La Dee La La
01. La Dee La La Song 9:16
02. Waiting For Marvin 7:34
03. The White Lady 10:07
04. And Along Came Ron Rahsaan 9:44
Acoustic Bass – Kiyoto Fujiwara (tracks: B1)
Alto Saxophone, Soprano Saxophone, Vocals – Shamek Farrah (tracks: A1, A2, B1, B2)
Bongos, Percussion, Vocals – Lenny King (tracks: A1, A2, B2)
Congas – Roger Howell (tracks: A1, A2, B2)
Drums – Ayon Falu (tracks: B1)
Drums, Vocals – Ron Rahsaan (tracks: A1, A2, B2)
Electric Bass – Hasan Jenkins (tracks: A1, A2, B2)
Guitar – Harry Jenson* (tracks: A1, A2, B2)
Piano – Saeed Amik (tracks: A1, A2, B2)
Piano, Vocals – Sonelius Smith (tracks: A1, B1)
Tenor Saxophone – Grant Reed (tracks: B1)
Trombone – Marvin Neal (tracks: A1, A2, B2)
Trumpet – Abdullah Khalid (tracks: A1, A2, B2), Malachi Thompson (tracks: A1, A2, B2)
Vocals – Ghanniya Green (tracks: A1, A2, B2), Vivian Chandler (tracks: A1, A2, B2)
Recorded at Sound Ideas New York City 6/78
Reed player Shamek Farrah ranks with the great unrecorded. Two releases on Strata East in the ‘70s, some for RA, a release in ‘95. The reissue of this 1978 recording reintroduces a roomful of rarely heard musicians, along with a young Malachi Thompson. Roger Howell’s congas and Lenny King’s percussion give the music a tropical feel, while Saeed Amik’s quick luscious piano harmonies blossom all over the music.
The disc opens with the title track. Preceding the '80s African jazz boom, “La Dee La La” features a lush, easygoing composition and arrangement, not unlike Abdullah Ibrahim’s gentle Cape Town swing. After a bracing acapella chorus intro, pianist Saeed Amir introduces the chords, Lenny King and Roger Howell hit the hand drums, and Ghanniya Green sings the theme. Guitarist Harry Jenson plays silky rhythm, while Farrah’s playful soprano sax composes festive variations. Playing a vocalesque plunger mute, trumpeter Abdullah Khalid makes a soulful statement, followed by Amir’s elegant variations.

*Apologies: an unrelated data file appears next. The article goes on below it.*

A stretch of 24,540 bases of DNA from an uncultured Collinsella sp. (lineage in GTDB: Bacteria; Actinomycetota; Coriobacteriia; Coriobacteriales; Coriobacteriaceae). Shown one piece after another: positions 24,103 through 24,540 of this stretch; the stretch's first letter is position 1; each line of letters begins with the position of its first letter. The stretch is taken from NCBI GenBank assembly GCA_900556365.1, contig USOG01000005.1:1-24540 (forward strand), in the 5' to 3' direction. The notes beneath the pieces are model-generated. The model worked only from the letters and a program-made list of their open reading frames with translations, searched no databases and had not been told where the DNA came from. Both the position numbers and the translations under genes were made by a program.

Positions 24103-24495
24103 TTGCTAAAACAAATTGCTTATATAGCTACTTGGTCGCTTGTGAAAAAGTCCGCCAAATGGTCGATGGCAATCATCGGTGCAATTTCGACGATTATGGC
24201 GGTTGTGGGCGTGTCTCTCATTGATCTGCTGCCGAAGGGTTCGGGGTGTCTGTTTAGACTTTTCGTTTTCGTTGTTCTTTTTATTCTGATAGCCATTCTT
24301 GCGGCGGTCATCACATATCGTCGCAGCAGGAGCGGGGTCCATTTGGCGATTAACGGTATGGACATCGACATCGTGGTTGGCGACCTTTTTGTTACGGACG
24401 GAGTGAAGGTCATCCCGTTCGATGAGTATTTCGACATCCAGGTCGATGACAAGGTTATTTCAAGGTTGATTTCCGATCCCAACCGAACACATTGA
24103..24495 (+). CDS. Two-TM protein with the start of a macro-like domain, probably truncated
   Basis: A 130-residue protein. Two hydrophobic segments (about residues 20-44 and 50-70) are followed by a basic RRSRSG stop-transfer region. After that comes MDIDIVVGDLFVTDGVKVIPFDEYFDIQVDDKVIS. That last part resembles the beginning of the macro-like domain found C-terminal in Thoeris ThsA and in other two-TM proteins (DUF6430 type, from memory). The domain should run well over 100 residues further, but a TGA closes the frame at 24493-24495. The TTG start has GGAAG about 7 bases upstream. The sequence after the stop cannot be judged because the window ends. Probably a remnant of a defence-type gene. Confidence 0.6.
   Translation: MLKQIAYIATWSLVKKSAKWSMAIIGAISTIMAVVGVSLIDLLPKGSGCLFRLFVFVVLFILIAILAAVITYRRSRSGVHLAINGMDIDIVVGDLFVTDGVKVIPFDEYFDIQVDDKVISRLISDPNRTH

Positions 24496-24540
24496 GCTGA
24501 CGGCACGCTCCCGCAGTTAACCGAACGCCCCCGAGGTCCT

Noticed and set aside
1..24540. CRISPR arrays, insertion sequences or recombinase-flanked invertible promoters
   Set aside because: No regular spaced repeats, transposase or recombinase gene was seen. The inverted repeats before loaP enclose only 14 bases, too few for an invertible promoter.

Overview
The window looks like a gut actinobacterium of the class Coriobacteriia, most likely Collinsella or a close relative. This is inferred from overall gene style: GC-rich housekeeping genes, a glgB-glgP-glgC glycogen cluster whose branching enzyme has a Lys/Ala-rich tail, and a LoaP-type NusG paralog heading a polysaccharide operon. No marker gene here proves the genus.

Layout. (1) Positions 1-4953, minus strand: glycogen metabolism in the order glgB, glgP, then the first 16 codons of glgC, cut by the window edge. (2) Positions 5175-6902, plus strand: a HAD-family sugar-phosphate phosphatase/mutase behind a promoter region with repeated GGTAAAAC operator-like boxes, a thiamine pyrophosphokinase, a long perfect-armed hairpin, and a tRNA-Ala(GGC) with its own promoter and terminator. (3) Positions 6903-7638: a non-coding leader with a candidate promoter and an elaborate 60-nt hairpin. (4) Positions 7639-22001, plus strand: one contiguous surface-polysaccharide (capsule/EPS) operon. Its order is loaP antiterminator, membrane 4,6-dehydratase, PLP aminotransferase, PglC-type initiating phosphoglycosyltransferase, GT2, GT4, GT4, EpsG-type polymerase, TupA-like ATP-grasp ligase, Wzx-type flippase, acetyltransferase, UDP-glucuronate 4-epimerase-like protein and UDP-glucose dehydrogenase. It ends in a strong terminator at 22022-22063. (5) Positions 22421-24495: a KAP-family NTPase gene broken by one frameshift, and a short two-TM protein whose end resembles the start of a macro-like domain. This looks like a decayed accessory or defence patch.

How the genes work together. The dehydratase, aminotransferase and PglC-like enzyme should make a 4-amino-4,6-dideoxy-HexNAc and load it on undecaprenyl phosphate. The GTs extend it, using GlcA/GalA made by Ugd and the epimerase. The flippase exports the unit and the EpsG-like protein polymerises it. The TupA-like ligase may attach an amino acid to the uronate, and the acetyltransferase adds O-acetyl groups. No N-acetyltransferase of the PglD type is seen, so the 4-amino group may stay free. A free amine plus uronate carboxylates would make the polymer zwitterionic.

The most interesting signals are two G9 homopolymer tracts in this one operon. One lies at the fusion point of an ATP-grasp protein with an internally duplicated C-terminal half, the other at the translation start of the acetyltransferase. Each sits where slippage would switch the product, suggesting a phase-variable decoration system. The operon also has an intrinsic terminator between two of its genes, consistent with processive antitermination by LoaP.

Moving into a warmer hemisphere, “Waiting for Marvin” sees Amik’s effervescent piano dance over the joyously grooving rhythm section. Farrah serves ripe alto, twisting through the changes. Thompson romps his full-toned trumpet around the festive sounds, followed by Amik’s cool, refreshing inspirations. The orchestra returns to take it out. Some shuffling on “White Lady” brings Sonelius Smith to the piano chair. Sans percussionists, the band just swings with Farrah taking the first solo. Smith plays chords blocks, as opposed to Amik’s blending shimmer. Thompson soars again, casually taking chances. Smith solos with deliberation, poking out the right handed notes.
Jenson’s limber electric guitar slyly welcomes the listener to “And Along Came Ron Rahsaan.” With King and Howell back, Farrah blows soprano, making way for Marvin Neal’s meaty trombone solo. With Vivian Chandler singing wordlessly, Amik builds a final graceful musical lattice.By Rex Butters@AllAboutJazz
I downloaded this from the great Never Enough Rhodes blog some time ago, yesterday I was giving it a listen, and decided I wanted a copy for my collection and upon entering the interwebs I discovered that mint copies of the LP go for 280 USD and the Cd in mint condition averages over a 100 USD... wee bit over my budget!
Well... Thank you again mister Never Enough Rhodes for sharing this very expensive beauty with us!